Bereavement is everyone’s business

A special, two-stage event is being held next week to help employers and members of the public to better handle bereavement.

According to the bereavement charity, Cruse, one in ten people in the UK is thought to be affected by bereavement at any given time. Whilst most bereaved people will cope reasonably well at work, others struggle to deal with their loss, and this can impact on both productivity and relationships with co-workers.  And what of co-workers and managers – how do you approach a colleague who’s dealing with grief? What do you say, and what should you do?

To help local employers support all of their staff with this most difficult and delicate of subjects, the Bereavement Team at Hull and East Yorkshire Hospitals NHS Trust, joining with ‘Cruse Bereavement Care’ and Dove House Hospice, will host a dedicated breakfast seminar for businesses on Friday 12th May.

Sponsored by Macmillan, the event is free to attend and will take place from 7:30am to 9.30am at the Hallmark Hotel, North Ferriby.  Delegates will be able to hear first-hand experiences of managing bereavement from employers and employees, put questions to the expert panel, and receive a bereavement resource pack to take away and use in the workplace. Speakers include John Creasey from Dove House Hospice, who will help delegates to better understand bereavement, and Fred Sims-Williams from Cruse Bereavement Care, who will talk specifically about supporting the bereaved in the workplace.

Dr Barbara Payman, Bereavement Counsellor for Hull and East Yorkshire Hospitals NHS Trust says:

“Everyone will be affected by bereavement at some stage. Loss and grief can be difficult enough for people to speak about with their loved ones, but for employers, who understandably have to have one eye on their needs of their business, staff bereavement can pose extra challenges.

“Our special breakfast seminar will offer local employers the chance to hear from experts and ask questions which they may previously have been worried about asking. From compassionate leave and sources of bereavement support, right through to helping an employee return to work, our experts will give an insight into how best to deal with bereavement in the interests of the employee, co-workers, and the business as a whole.”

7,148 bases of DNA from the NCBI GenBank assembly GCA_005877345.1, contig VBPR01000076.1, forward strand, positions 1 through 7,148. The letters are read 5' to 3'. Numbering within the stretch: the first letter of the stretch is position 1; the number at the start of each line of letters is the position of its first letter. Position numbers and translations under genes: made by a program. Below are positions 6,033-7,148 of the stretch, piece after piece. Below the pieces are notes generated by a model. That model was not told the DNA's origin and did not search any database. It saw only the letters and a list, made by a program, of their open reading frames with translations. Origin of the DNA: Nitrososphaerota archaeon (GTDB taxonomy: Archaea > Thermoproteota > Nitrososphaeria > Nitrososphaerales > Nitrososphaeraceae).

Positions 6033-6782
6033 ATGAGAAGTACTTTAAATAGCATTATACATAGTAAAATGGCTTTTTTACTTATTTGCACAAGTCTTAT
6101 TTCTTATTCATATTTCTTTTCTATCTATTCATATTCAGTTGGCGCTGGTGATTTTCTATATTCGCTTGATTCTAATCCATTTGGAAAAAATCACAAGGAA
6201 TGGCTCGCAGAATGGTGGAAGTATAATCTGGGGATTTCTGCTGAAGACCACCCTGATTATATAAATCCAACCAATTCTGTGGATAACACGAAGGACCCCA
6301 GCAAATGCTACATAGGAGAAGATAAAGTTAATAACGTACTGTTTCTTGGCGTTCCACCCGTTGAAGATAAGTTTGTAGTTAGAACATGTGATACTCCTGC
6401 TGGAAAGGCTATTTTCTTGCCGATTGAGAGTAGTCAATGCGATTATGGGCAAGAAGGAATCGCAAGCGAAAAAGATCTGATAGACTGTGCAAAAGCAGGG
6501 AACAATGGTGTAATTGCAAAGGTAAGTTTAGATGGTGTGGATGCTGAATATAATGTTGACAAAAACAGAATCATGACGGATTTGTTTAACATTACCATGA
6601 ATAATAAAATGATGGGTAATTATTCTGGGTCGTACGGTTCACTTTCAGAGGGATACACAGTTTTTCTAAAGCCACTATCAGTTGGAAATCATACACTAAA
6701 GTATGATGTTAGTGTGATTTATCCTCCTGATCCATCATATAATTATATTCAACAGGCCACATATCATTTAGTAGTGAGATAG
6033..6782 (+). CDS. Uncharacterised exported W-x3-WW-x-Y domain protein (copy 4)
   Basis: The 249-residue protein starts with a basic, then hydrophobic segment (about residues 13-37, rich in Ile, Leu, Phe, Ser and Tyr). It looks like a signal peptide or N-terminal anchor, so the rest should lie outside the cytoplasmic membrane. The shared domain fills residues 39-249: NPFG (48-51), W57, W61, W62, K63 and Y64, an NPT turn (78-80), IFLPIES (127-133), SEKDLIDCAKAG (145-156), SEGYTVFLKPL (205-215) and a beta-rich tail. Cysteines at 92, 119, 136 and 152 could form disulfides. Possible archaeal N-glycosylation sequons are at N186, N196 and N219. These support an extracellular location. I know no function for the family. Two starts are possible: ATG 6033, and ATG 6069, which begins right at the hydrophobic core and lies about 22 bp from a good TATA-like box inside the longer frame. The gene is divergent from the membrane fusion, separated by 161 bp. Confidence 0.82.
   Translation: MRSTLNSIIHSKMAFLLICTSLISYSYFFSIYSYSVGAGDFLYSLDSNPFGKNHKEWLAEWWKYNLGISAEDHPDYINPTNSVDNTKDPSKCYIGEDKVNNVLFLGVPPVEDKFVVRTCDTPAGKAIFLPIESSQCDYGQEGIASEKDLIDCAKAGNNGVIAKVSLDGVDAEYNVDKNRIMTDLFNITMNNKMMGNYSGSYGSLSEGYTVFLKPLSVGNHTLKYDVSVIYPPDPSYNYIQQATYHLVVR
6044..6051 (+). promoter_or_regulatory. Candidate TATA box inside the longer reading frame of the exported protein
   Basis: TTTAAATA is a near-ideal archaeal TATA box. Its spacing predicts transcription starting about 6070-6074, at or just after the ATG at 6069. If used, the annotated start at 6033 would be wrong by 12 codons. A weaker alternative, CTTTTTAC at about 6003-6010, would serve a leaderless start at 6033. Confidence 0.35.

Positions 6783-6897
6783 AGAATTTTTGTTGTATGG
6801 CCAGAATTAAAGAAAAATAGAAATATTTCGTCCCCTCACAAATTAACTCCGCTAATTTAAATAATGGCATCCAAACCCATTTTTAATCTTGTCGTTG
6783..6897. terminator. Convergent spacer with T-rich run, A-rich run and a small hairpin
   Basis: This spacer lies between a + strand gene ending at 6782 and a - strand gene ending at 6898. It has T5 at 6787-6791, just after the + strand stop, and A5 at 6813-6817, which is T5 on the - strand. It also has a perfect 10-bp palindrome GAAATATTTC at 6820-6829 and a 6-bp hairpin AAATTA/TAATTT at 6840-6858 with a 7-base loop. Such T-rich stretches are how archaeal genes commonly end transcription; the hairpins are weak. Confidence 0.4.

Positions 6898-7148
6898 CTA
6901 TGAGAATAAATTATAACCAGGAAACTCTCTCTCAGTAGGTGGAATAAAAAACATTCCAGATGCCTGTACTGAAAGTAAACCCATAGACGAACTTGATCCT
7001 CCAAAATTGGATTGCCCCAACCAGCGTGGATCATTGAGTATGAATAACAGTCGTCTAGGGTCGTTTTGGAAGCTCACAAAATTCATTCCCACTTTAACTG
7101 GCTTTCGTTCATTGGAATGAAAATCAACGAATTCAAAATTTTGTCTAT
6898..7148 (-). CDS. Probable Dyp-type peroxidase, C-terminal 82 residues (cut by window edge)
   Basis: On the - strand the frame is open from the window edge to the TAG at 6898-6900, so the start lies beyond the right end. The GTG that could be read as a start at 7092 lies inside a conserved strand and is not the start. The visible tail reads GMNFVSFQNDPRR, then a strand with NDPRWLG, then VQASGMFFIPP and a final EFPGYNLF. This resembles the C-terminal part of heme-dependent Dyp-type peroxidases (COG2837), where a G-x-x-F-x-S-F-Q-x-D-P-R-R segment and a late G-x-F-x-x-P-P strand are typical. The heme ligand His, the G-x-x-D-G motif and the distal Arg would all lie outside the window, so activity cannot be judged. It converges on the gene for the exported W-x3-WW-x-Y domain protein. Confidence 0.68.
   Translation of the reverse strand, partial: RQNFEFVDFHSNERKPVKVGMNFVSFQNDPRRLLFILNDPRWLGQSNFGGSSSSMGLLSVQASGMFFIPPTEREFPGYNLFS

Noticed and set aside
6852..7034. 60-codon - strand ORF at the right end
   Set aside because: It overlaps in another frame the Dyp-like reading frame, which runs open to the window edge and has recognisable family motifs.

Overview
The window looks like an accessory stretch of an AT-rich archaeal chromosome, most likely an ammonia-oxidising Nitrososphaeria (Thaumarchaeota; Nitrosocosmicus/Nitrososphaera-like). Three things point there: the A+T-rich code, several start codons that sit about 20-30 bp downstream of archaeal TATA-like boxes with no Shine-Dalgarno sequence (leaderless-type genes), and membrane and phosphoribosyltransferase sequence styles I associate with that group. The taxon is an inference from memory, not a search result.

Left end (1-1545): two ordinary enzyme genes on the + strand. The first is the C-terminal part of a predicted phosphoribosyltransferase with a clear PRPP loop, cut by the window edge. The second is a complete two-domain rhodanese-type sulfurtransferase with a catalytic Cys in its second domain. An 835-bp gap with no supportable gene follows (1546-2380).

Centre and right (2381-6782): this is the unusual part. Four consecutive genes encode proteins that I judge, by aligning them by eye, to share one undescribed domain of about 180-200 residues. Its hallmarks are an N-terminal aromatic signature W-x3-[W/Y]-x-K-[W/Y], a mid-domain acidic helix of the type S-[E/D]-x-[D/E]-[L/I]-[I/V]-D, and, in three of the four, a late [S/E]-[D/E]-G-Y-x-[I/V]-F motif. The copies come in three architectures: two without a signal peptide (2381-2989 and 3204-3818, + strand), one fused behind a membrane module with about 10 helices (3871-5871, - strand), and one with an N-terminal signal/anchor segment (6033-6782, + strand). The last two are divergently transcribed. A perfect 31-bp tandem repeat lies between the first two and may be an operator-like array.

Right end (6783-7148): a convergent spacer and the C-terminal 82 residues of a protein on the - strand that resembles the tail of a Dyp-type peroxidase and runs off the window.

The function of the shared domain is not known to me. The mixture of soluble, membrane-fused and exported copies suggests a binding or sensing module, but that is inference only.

The breakfast seminar will be followed by a drop-in event for professionals, members of the public and anyone else who has in interest in, or would like assistance with, bereavement issues. Running from 9:30am – 12noon, the event is open to all and will feature guest speakers, short films, discussion and information on issues related to loss and bereavement.

Dr Payman continues:

“Loss and bereavement can be devastating, and people can find it very awkward just knowing what to say to someone who has lost a loved one, so many people avoid talking about these issues until they need to.

“This Dying Matters Week, we’re urging people to make time to talk about bereavement and offer support to those who may be struggling. A loss is something we will all go through, but there are many sources of support out there and strategies we can use to help. Please come to this event to chat to us and learn more about bereavement and what we can do to help.”

The “Understanding and Supporting the Bereaved: What else can employers do?” breakfast seminar will take place from 7:30 – 9:30am, at the Hallmark Hotel, North Ferriby. It is free to attend but places must be reserved via Barbara Birkin – tel 01482 461318 or email Barbara.birkin@hey.nhs.uk .

It will be followed by “Understanding and Supporting the Bereaved: What can you do?”, a drop-in morning for all members of the public and professionals to discuss and receive advice/information on issues of bereavement and grief. The event is free, and there is no need to book.